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Labour deal for the US East/Gulf Coast

The International Longshoremen’s Association has agreed a new 6-year Master Contract.

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The International Longshoremen’s Association (ILA) has successfully steered the Master Contract extension it negotiated with the US Maritime Alliance (USMX) through its voting process, giving vital certainty over labour peace on the US East and Gulf Coasts from now until September 2024.

 

The ILA has talked tough on automation throughput the negotiations, and the current provisions around “new technology” in the current Master Contract have been replaced with new language that, says the ILA, brings in “landmark protections against job-killing fully automated ports.”


“This is a great day for the ILA and our union membership,” said President Daggett. “ILA members covered under this ILA-USMX Master Agreement can now look to a bright future where their salaries will increase and the threat of job loss from fully automated terminals, semi-automated terminals and automated equipment is eliminated. Our national health care plan, MILA remains the strong and our members will benefit from increases in Container Royalty.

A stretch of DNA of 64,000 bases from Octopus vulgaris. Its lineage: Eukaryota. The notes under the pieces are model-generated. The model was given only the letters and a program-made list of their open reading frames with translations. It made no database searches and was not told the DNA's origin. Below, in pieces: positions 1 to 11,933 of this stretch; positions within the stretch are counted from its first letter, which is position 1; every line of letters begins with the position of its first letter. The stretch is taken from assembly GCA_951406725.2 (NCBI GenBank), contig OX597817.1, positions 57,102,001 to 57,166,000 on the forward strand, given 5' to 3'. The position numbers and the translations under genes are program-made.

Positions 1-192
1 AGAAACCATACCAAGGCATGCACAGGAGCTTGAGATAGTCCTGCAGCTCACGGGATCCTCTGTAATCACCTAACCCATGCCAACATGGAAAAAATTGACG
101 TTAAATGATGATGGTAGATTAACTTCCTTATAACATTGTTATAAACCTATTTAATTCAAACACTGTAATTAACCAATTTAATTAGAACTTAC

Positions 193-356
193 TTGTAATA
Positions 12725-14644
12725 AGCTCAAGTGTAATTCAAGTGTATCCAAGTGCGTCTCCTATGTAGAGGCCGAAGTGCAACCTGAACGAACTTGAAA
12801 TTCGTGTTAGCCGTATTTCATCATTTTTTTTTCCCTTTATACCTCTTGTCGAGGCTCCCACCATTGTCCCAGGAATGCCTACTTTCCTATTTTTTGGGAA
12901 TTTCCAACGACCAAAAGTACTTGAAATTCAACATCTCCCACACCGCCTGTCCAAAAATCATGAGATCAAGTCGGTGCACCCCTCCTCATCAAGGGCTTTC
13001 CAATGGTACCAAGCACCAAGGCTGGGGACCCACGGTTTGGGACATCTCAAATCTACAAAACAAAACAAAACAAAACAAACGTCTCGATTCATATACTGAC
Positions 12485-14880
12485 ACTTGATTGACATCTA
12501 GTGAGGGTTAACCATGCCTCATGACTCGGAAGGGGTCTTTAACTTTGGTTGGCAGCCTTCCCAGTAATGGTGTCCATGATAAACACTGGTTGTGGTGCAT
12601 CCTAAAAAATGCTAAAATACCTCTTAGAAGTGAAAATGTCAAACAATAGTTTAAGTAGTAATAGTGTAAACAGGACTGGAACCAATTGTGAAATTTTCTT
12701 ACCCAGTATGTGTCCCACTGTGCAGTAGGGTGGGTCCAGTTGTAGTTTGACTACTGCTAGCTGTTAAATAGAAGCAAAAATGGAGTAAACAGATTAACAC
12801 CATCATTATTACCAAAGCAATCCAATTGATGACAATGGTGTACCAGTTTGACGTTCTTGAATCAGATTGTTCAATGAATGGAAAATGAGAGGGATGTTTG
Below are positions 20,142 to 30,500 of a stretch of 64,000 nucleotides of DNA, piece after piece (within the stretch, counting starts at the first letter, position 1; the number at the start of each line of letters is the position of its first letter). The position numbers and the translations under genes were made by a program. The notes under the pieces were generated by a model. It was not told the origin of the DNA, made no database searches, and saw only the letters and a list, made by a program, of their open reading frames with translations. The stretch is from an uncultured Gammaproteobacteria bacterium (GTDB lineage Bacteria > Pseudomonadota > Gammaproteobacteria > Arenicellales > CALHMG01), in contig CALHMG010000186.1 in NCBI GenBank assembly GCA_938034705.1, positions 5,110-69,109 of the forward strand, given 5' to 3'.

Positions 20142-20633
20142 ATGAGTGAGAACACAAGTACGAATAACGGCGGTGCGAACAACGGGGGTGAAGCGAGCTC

Daggett praised his ILA colleagues for their efforts. “Our ILA Wage Scale Committee can be very proud of the contract they helped produced and our membership ratified,” added ILA President Daggett. “They put in long, oft-times gruelling hours to bring home a contract that I think represents the best collective bargaining agreement in ILA history and maybe even in the entire history of Organized Labor.


“This extension not only protects the benefits ILA members already have, but also enhances these benefits to ensure that they are compensated appropriately for all your hard work,” said President Daggett. “I am particularly pleased with the jurisdictional protections that the ILA has negotiated that will ensure ILA jobs will be preserved in the years ahead. I believe that this proposed extension represents a giant step forward in the collective bargaining history of the ILA.”

 

While the final wording has not been made public, the ILA’s statement to its members before the vote explains that “fully automated” terminals may not be implemented during the contract, but also sets out a new process for enabling terminal operators to implement new technology, including semi-automation, providing both parties agree on workforce protections. Each new technology must be approved on a terminal by terminal basis.

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